Consider the recent poor outcomes of the armed forces continuous attitude survey, or the lengthy struggle to extract fair compensation for service personnel suffering from mesothelioma. The UK Government do not always do enough or act at an appropriate speed. A tangible recognition of service undertaken by means of a national defence medal would be only one way to continue to improve how we deal with our service personnel. We should surely be considering all our obligations.
Significantly, the most recent medals review, led by Sir John Holmes, recognised that the case for a National Defence Medal was worthy of consideration. I agree with him that such a decision would be significant and that it requires a broad political consensus; I am pleased to see a range of Members here. At the time of the review, the Committee on the Grant of Honours, Decorations and Medals advised specifically that the issue might usefully be reconsidered in the future, going so far as to consider how criteria might be applied for such an award. I do not propose to do so here, but I agree that the matter would have to be examined properly so that a clear award framework could be set out.
I am interested in the principle of a medal being awarded and that is what we should consider today. In the meantime, Ministers have agreed that the eligibility requirements for the Long Service and Good Conduct Medal, which is currently awarded only to other ranks and not to officers, should be harmonised in the future, and I hope that today’s discussion will be a way to further that debate.
Having examined the argument against a UK national defence medal, I found it to be thin and inconsistent. Medals are already awarded for service, or sometimes just for being somewhere at the right time. While some people with just 10 years of service may have two Jubilee Medals, I have been contacted by a former member of the RAF who served for 20 years but received no medal at all. It is impossible to argue that that is a coherent position. Many people leave the service with no medal while some people who joined in 2000 and left in 2012 have received two medals without seeing any operational postings. How does that policy address Churchill’s plea that recognition should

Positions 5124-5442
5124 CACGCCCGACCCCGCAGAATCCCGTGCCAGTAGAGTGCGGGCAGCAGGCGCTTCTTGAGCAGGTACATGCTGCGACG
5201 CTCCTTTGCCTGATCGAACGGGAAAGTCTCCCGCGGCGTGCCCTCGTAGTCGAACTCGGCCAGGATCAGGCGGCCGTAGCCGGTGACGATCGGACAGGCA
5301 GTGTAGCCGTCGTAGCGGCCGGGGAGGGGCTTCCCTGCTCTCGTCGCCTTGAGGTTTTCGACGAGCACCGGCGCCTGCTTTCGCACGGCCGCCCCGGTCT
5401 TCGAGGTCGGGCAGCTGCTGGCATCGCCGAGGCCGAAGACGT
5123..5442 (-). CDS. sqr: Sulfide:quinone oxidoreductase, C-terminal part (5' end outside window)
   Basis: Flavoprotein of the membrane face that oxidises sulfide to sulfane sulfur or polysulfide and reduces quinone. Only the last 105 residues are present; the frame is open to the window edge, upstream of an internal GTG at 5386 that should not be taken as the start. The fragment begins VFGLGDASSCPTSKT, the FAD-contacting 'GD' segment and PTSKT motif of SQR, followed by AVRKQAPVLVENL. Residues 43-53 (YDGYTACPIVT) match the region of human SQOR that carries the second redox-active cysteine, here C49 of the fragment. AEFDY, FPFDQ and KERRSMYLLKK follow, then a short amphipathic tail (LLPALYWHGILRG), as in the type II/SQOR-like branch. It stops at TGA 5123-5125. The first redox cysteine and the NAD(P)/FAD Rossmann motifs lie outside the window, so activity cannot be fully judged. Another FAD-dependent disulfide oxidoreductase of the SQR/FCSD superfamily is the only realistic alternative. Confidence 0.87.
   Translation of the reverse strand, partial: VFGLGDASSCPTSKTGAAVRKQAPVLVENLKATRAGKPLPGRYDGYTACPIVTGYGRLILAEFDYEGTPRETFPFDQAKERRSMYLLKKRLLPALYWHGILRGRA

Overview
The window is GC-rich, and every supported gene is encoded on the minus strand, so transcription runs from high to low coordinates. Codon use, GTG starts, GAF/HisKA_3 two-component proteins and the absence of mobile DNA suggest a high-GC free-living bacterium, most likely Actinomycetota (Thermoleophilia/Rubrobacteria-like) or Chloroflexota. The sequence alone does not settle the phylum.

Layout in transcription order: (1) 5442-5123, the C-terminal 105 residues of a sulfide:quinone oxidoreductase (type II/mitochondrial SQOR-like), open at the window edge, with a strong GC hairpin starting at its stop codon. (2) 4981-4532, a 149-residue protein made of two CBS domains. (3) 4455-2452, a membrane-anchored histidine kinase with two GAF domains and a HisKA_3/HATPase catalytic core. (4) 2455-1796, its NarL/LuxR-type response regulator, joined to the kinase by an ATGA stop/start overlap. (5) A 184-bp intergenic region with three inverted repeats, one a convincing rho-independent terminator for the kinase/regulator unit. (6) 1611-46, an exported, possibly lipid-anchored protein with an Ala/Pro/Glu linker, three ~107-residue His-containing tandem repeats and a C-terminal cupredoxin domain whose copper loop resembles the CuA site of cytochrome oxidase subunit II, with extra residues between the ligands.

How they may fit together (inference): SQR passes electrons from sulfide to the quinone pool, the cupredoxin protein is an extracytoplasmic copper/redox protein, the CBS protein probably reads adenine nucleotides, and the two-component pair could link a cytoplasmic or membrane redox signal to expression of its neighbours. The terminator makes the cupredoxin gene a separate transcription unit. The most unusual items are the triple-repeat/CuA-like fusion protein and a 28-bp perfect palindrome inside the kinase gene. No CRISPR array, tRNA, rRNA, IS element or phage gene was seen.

“give the greatest satisfaction to the greatest number and…hurt the feelings of the fewest”?—[Official Report, 22 March 1944; Vol. 398, c. 872.]
I congratulate the hon. Lady on securing this debate. Like my hon. Friend the Member for Beckenham (Bob Stewart), I am aware of the General Service Medal; in fact, I received one with a clasp for air operations in Iraq. However, I have a constituent who, as the hon. Lady just said, served in the Royal Air Force for 26 years in RAF Germany, during the cold war, which we could argue was a series of operations, without receiving a medal. So the hon. Lady has lots of support as she considers how we can recognise that type of commitment to our nation and our security with a national defence medal.
I thank the hon. Gentleman for that interjection; that story about his constituent is illustrative of the stories of members and former members of the armed services who have contacted me. There are people in so many different situations who fall down gaps that we perhaps did not realise were there.
How can this situation possibly be justified? If, as Churchill said, we want
“to give pride and pleasure to those who have deserved”
medals, is it any wonder that some people might consider that they are not being recognised equally? And is it any wonder if some former members of our armed forces consequently shun Remembrance Day events and other commemorative events? That concern has been raised with me and it is a great shame that some of those who have served, sometimes in very difficult situations, are not entitled to a medal, which causes them to be anxious about remembrance ceremonies. That is very unfortunate and entirely avoidable.